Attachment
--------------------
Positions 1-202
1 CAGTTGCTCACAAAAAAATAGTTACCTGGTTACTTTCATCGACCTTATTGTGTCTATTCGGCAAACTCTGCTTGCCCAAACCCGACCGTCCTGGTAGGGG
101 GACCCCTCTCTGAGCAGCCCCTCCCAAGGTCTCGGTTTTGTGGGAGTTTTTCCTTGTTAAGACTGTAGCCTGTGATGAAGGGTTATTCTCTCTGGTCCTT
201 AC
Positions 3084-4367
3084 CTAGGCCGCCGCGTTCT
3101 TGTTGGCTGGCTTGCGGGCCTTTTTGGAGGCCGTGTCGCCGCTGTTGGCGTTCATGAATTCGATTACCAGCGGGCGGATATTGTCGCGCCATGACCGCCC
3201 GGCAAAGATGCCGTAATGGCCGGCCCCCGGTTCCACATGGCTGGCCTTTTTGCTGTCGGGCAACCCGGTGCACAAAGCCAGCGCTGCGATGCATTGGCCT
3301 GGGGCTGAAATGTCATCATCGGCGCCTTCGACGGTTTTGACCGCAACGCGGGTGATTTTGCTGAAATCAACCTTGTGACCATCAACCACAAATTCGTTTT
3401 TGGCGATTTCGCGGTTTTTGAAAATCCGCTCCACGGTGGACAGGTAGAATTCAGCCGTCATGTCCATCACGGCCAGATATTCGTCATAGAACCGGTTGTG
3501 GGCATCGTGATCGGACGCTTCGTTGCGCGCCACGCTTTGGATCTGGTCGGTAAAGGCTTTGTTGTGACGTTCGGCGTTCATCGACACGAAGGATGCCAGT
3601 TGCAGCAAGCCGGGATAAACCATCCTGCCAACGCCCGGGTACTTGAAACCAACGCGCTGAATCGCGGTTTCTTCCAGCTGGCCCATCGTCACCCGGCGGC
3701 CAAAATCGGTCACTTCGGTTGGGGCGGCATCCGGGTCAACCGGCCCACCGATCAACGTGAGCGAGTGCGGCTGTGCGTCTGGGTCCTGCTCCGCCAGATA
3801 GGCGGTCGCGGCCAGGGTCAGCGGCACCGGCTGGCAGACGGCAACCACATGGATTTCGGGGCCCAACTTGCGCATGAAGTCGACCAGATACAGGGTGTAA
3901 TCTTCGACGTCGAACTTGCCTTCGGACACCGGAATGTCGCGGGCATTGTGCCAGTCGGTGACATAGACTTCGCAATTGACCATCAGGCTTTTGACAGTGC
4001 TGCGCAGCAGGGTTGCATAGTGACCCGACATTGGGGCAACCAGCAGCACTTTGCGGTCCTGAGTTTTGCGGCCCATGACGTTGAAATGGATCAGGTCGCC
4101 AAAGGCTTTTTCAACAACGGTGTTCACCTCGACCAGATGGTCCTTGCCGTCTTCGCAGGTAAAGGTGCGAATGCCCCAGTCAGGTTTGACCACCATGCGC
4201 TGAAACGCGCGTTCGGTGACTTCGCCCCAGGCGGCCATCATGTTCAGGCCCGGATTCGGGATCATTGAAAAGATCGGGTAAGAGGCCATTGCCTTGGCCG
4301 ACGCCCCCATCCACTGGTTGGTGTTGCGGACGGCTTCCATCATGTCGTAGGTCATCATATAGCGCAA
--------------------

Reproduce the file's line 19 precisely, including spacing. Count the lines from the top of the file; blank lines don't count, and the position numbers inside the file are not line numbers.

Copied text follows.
4301 ACGCCCCCATCCACTGGTTGGTGTTGCGGACGGCTTCCATCATGTCGTAGGTCATCATATAGCGCAA